Nearly 20 years ago, Dark Age of Camelot was a new, exciting, PvP MMO experience. As its successor takes shape after seven years, Mark Jacobs tells us his of hopes for Camelot Unchained, how the games industry has changed, and why Star Citizen needs to succeed.
Camelot Unchained is the direct descendant of the groundbreaking Realm versus Realm MMO Dark Age of Camelot, which launched in 2001. Allowing players to fight en masse against players from opposing realms in a three way struggle for supremacy, it's been seven years in development after a Kickstarter campaign, external investment and a sizeable personal contribution from Mark Jacobs himself. Jacobs talked to us about the development process, the decision to build a new game engine to handle Camelot Unchained's unique requirements and how he aims to recapture the magic of the original game.
Before we dive into the interview, one remarkable thing we'd like to note about Jacobs is that he comes across as unapologetically genuine. We were a long time pursuing an interview with him, but now we've got it we're delighted he is so direct and clear in his beliefs on what is right and what is wrong, even if those wrongs are his. In an era of massaging the message, this is a welcome departure from bland corporate statements that are supposed to appease everyone while saying nothing. It is no wonder that Jacobs has ultimately ended up running his own studio and created his own engine for his vision of what a PvP MMO should be about, even if that's taken seven years. As the true initiatives in contemporary gaming come again and again from outside the big companies, it's encouraging that a veteran such as Jacobs still dreams with his eyes open.
AC: Can you describe Camelot Unchained for those unfamiliar with it?
MJ: So Camelot Unchained is our RVR (Realm vs Realm) game. We hope it to be universally a spiritual successor to the greatest RvR game ever made, which was of course Dark Age of Camelot. We hope to do what Dark Age did - and better - in terms of RvR. That's our focus.
AC: And you're seven years into the project?
MJ: Yes. It's a bit of a Gilligan's Island thing. The "three hour tour". We were supposed to have an engine done by now, and it's taken longer. The good news is, especially if you've seen the recent tests, you've seen what the engine can do. It can handle lots of people, it can handle buildings falling down with real time physics, all handled by the server with hundreds or thousands of people playing. So, you know, we've accomplished that part. Now it's all about us making the game.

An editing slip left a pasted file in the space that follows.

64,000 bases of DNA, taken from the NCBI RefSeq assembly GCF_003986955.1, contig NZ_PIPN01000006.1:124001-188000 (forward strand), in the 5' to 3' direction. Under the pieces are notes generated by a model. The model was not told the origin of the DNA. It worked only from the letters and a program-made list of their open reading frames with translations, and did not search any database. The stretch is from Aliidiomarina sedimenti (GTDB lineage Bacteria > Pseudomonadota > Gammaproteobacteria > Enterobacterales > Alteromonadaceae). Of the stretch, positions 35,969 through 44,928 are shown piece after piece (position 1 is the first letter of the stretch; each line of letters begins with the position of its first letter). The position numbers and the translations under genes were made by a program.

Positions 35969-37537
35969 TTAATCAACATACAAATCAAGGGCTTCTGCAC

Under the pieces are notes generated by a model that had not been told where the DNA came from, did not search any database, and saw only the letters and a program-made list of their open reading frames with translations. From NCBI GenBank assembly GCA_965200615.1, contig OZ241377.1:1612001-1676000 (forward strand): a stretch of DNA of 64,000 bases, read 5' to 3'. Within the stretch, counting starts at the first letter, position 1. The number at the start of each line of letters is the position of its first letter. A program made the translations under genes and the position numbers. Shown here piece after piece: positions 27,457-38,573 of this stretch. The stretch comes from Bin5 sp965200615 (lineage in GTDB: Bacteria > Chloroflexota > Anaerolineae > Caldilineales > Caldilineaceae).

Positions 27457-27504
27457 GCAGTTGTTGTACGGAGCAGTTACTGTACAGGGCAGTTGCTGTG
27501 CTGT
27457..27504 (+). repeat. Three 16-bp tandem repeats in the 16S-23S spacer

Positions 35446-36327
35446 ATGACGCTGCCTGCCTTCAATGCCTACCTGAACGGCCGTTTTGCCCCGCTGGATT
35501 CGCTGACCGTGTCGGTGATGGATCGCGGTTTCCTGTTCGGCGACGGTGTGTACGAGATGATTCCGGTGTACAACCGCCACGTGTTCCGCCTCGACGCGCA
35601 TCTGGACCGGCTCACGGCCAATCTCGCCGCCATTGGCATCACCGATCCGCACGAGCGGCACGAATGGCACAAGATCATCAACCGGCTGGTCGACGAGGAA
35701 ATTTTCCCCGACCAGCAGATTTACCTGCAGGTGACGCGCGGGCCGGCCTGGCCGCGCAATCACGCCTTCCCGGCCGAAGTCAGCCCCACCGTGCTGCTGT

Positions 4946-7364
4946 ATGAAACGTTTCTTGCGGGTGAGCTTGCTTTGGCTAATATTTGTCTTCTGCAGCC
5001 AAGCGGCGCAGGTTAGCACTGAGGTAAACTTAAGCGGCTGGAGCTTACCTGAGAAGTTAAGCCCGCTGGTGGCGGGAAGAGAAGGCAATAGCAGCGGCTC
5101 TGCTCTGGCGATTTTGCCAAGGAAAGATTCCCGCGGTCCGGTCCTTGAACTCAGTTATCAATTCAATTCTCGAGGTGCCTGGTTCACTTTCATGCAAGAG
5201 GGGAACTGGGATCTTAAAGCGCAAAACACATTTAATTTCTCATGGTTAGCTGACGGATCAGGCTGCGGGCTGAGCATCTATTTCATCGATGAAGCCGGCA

AC: How far are you into that process?
MJ: We're focusing on game, game, game now. So, the classes have been going in, extended classes are being worked on. The giants are going to go in. We're getting caravans. We're getting a lot of the game in. And yeah it's taken us a while. We've done all that without trying to sell extra things to our to our existing players, or to sell things to bring in even new players. For example, horses, we haven't gone 'buy horses" or "now we can sell other kinds of mounts and maybe we can sell birds and we can sell all these things to try to bring in new money". We have not done that.
AC: In terms of crowdfunding and backers, it's impossible to ignore Star Citizen and their scale. Any lessons you've learned from them?
MJ: Oh my god yeah. Chris [Roberts] and his team have one an amazing job on building a very strong community, they galvanised an audience. It isn't like he was a Blizzard, where a new game comes out and their audience goes right over there so they already had they already have a built in audience for anything they do. And in the beginning he did it without spending a lot of money, you know, because it wasn't like that Kickstarter was all that successful - it wasn't. Look at the numbers and compare it to what we raised, it's about the same. But then they started doing other things, selling spaceships, and it took off.
AC: They've raised hundreds of millions of dollars now.
MJ: You know, one lesson from Star Citizen is certainly that you can create this community. A huge community, a million plus based on the number of units they've sold. But you have to be careful with over promising. Chris has painted himself into a really tough corner. You know it's not that they can't deliver on their expectations but you raise $400 million for a game, and you take as long as they have, expectations are astronomical high. And so it's going to be tough on them. Any talented team with enough time, money, and the right leadership can deliver. Usually what happens is you don't get all three. You don't get the time and the leadership, and the money.
AC: Do you think they'll succeed?
MJ: I hope they do. I mean I've said if Star Citizen fails, it will be the worst blow to Kickstarter backed games ever. And, you know, it will engender I am sure, massive lawsuits, and so I'm the last person on this planet, maybe other than Chris and his team, who wants to see a fail. I want it to succeed, I want it to be huge. I've been fan of Chris Roberts right since Wing Commander back in the day.